According to the official statistics, Tomas Sandstrom contributed only a first-period assist to the Kings’ 5-2 victory over the Edmonton Oilers Friday night in Game 5 of their Smythe Division final playoff series.
Sandstrom, though, gave the Kings much more than that.
“He motivated everybody, the way he played,” Wayne Gretzky said. “I can’t say enough about him. He’s as tough as they come. I don’t know if I’ve met anybody as tough. Anybody else would probably be in a cast.”
A right wing who skates on the Kings’ No. 1 line with Gretzky and Tony Granato, Sandstrom was thought to be out of the series after breaking a bone above his right knee last Saturday night in Game 2.
But he resumed skating Wednesday and was cleared to play by team physician Steve Lombardo, who re-examined him between periods.
“I don’t know how to really put it into words,” goaltender Kelly Hrudey said. “He’s going out and sacrificing his body. Seeing that guy going out there, knowing he has a broken bone, that’s mind-boggling.”
Not to Sandstrom, apparently.
“A professional athlete has to play,” the self-effacing Swede said. “I was ready to play and the doctor said I could play. You have to play through pain. My leg is not that sore. It’s a bad thing that it came out in the paper that it was a broken leg. It’s just a little fracture.”
Sandstrom said he awoke on Tuesday and was free of pain.
After the game, Sandstrom’s knee was sore, “but considering the magnitude of the injury he had, he’s doing well,” Lombardo said.
He said that Sandstrom, who played with a customized brace on his right knee, would be examined again today, but said that he expected Sandstrom to play again Sunday night in Game 6 at Edmonton.
Lombardo said that Sandstrom’s injury was in a non-vital area of the bone and that he had been “severely tested” in practice Thursday. It was determined that he could play when he skated again Friday morning and “there was no swelling and he was pain free,” Lombardo said.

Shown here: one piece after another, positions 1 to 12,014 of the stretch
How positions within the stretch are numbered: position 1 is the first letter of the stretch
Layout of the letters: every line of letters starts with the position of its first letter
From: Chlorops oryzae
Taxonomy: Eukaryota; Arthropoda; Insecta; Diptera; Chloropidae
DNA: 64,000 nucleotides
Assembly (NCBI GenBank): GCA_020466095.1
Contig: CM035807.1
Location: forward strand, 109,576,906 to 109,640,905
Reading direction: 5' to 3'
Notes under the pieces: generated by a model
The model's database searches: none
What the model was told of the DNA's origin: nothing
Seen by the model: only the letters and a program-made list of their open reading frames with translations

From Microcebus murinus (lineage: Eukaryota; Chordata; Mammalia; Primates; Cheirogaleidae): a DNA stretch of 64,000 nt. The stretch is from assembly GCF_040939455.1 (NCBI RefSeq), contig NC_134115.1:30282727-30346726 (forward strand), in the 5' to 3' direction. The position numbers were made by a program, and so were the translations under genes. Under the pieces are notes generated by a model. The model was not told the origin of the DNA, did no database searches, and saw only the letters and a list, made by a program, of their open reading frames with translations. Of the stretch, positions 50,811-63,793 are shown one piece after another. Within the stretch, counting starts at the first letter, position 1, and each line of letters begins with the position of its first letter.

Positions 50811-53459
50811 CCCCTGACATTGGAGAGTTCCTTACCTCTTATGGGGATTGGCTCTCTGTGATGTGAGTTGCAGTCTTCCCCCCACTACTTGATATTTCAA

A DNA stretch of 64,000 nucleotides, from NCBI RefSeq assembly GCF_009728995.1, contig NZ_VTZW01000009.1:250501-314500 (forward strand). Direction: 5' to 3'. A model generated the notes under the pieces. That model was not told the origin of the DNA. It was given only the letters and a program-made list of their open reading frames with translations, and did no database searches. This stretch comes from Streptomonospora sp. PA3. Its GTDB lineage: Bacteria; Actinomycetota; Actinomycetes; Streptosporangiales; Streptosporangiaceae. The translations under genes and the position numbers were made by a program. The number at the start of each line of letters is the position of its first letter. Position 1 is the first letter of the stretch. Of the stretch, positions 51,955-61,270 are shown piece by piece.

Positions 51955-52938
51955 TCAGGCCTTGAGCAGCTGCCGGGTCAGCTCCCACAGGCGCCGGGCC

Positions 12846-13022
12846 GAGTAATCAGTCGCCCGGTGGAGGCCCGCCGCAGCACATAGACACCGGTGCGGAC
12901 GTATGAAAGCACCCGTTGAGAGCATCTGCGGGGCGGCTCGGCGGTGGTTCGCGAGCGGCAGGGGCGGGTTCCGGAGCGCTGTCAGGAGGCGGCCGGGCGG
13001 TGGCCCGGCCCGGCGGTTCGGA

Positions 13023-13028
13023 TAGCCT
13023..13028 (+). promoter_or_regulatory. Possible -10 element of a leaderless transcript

Luc Robitaille, who scored the second of his three goals on a deflected shot by Sandstrom, called his teammate “Super Swede.”
“This guy’s unbelievable,” Robitaille said.
Sandstrom has a history of returning quickly from injuries.
Last season, after suffering a facial fracture, scratched cornea and bleeding in his right eye during a brawl in a game against the Oilers, he was fitted with a full-face visor and missed only two games.
In the first month of the 1987-88 season, when he was still playing for the New York Rangers, Sandstrom was viciously cross-checked in the face by Dave Brown of the Philadelphia Flyers, suffering a concussion.
Although Brown, who now plays for the Oilers, was suspended for 15 games, equaling the second-longest suspension in NHL history for a player altercation, Sandstrom didn’t miss a game.
Still, his latest comeback caught his teammates by surprise.
“We didn’t expect to see him until next year,” defenseman Steve Duchesne said. “But to see him back tonight--and he played really well--it was a big inspiration. And I think we needed that. We needed a boost.”
Lombardo wasn’t surprised. “He’s a very tough individual (and) has a high threshold of pain.”